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Alixandra Fazzina –Escape from Somalia


There are few places in the world more difficult and dangerous for journalists to work than in lawless Somalia. Similarly, living in the country which has been embattled by civil war since 1991 involves unrelenting poverty, unrestrained violence and little hope for sudden change.

Opening at the National Museum of Kenya, Alixandra Fazzina’s photo exhibition, A Million Shillings – Escape from Somalia, tells the story of the dangerous journey taken by Somalis in a desperate attempt to escape their volatile homeland.

As explained in Fazzina’s project statement : “With land borders cut off or closed, and surrounded by conflict on all sides, one of the only means of escape is by sea.”

Photographed over two years, A Million Shillings follows the path taken in pursuit of freedom from the Somalia reality. Through images that appear more inspired by Baroque painter Carravaggio more than by any photographer, Fazzina shows us the hardships of those fleeing the continent by sea. Viewers follow as hopeful emigrants meet smugglers who will take their million shillings ($50) as entrance fee for the perilous exodus. Traveling by boat from Africa’s Golden Horn across the Gulf of Aden to Yemen and beyond, the terrible journey is the only option for many in search of a better life.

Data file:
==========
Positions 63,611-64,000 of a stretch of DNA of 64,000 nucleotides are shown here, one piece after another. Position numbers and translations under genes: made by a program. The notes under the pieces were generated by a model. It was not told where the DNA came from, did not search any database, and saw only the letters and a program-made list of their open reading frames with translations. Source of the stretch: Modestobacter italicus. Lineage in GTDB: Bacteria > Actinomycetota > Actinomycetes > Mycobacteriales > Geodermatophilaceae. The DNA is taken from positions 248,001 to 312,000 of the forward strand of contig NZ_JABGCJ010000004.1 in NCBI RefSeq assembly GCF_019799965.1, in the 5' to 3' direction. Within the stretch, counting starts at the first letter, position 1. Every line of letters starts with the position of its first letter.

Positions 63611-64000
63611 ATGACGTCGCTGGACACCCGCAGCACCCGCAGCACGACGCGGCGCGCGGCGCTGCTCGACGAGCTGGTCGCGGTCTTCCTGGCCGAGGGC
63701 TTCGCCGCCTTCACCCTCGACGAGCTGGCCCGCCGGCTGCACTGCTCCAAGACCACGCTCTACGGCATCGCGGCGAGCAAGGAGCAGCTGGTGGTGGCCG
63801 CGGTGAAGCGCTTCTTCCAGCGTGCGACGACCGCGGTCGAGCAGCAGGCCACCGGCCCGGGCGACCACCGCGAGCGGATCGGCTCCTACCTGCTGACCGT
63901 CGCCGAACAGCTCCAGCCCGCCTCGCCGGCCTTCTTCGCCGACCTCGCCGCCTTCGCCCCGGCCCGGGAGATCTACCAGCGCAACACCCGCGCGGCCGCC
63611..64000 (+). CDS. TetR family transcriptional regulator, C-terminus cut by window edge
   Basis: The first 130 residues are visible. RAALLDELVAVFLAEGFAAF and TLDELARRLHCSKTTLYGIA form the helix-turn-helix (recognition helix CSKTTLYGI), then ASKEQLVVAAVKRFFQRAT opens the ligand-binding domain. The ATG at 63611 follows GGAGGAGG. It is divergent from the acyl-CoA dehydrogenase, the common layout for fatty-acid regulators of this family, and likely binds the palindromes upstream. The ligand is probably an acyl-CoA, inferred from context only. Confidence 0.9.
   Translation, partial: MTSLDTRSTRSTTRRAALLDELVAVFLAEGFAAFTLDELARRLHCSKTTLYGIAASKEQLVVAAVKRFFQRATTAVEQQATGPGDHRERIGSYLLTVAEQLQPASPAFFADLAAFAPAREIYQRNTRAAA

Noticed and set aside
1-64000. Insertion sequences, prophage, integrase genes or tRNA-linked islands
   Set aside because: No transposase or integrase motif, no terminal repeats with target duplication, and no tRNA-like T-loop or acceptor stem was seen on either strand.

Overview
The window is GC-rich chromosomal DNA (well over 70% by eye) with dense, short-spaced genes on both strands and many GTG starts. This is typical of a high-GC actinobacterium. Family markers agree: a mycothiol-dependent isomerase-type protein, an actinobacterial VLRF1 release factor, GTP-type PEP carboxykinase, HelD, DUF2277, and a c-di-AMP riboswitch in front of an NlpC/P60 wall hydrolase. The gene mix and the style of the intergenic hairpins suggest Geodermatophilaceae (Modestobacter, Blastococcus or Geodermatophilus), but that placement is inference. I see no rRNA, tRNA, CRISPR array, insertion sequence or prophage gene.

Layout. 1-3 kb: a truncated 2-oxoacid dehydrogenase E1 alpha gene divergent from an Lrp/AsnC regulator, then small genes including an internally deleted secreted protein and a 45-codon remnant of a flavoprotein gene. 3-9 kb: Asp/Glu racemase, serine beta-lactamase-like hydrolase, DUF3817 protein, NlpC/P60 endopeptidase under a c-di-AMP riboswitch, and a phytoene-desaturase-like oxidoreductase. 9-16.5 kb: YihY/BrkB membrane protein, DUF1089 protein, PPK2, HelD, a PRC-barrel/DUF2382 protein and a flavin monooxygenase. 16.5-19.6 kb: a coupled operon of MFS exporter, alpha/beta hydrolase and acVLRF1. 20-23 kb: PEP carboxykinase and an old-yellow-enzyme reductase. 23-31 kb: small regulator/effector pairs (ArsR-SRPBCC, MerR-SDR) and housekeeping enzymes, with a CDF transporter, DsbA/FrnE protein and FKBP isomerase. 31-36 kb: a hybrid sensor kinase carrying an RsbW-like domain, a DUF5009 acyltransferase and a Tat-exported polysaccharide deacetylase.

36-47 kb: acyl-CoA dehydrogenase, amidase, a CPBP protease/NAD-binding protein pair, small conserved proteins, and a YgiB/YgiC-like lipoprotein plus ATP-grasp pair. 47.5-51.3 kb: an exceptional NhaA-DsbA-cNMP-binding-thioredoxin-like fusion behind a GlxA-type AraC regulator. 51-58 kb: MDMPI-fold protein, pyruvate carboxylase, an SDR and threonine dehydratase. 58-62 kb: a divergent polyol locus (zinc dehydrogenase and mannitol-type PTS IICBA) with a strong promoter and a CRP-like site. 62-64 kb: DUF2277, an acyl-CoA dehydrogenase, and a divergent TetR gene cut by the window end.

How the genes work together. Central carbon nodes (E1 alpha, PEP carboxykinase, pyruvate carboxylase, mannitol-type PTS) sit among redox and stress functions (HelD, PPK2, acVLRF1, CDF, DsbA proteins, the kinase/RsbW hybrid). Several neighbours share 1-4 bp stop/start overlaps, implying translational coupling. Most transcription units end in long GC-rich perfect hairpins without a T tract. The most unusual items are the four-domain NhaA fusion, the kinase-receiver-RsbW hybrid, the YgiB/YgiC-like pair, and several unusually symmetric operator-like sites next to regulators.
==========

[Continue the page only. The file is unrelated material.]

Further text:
Risking their lives to escape, there is, according to Fazzina, a one-in-twenty chance that passengers on the smuggler boats will not complete the journey alive. The smugglers could as easily be responsible for the death of people seeking help as they could be credited for facilitating safe passage.

A Million Shillings – Escape from Somalia has also been published in book form by Trolley. A serious essay from a country that is largely unvisited by even the bravest photojournalists, this is one of those rare emotional photo series that is at once beautiful and horrible and important and sad.

Alixandra Fazzina’s A Million Shillings – Escape from Somalia
Until May 15th
The National Museum of Kenya April 15 – May 15, 2011. Daily from 8:30am to 5:30pm. Museum rates apply. Museum Hill, Nairobi, Kenya +254 (0) 20 8164135 +254 (0) 20 8164136 +254 (0) 20 8164134

Clint McLean

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